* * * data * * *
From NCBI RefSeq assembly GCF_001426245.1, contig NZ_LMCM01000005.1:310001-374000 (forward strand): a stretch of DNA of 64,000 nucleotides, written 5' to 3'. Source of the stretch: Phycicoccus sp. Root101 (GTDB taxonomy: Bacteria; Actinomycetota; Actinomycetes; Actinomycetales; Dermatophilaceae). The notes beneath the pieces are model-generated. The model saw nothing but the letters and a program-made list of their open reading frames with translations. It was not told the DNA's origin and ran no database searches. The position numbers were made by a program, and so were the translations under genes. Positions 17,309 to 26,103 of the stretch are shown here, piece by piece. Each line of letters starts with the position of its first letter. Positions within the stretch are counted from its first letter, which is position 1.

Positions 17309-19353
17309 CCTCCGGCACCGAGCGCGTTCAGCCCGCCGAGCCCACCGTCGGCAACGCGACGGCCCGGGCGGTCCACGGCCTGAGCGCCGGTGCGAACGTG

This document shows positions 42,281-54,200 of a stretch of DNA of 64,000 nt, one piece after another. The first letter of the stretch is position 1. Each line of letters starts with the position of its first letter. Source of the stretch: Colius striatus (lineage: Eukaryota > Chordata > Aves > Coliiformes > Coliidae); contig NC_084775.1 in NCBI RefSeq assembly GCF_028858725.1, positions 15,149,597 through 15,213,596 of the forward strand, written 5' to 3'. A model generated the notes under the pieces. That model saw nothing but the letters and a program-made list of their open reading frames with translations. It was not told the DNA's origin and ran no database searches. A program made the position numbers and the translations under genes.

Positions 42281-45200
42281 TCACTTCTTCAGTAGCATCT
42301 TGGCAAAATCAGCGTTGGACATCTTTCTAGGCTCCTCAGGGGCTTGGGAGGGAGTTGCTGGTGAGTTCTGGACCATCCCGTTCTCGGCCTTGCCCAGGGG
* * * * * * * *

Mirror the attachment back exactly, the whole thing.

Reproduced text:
From NCBI RefSeq assembly GCF_001426245.1, contig NZ_LMCM01000005.1:310001-374000 (forward strand): a stretch of DNA of 64,000 nucleotides, written 5' to 3'. Source of the stretch: Phycicoccus sp. Root101 (GTDB taxonomy: Bacteria; Actinomycetota; Actinomycetes; Actinomycetales; Dermatophilaceae). The notes beneath the pieces are model-generated. The model saw nothing but the letters and a program-made list of their open reading frames with translations. It was not told the DNA's origin and ran no database searches. The position numbers were made by a program, and so were the translations under genes. Positions 17,309 to 26,103 of the stretch are shown here, piece by piece. Each line of letters starts with the position of its first letter. Positions within the stretch are counted from its first letter, which is position 1.

Positions 17309-19353
17309 CCTCCGGCACCGAGCGCGTTCAGCCCGCCGAGCCCACCGTCGGCAACGCGACGGCCCGGGCGGTCCACGGCCTGAGCGCCGGTGCGAACGTG

This document shows positions 42,281-54,200 of a stretch of DNA of 64,000 nt, one piece after another. The first letter of the stretch is position 1. Each line of letters starts with the position of its first letter. Source of the stretch: Colius striatus (lineage: Eukaryota > Chordata > Aves > Coliiformes > Coliidae); contig NC_084775.1 in NCBI RefSeq assembly GCF_028858725.1, positions 15,149,597 through 15,213,596 of the forward strand, written 5' to 3'. A model generated the notes under the pieces. That model saw nothing but the letters and a program-made list of their open reading frames with translations. It was not told the DNA's origin and ran no database searches. A program made the position numbers and the translations under genes.

Positions 42281-45200
42281 TCACTTCTTCAGTAGCATCT
42301 TGGCAAAATCAGCGTTGGACATCTTTCTAGGCTCCTCAGGGGCTTGGGAGGGAGTTGCTGGTGAGTTCTGGACCATCCCGTTCTCGGCCTTGCCCAGGGG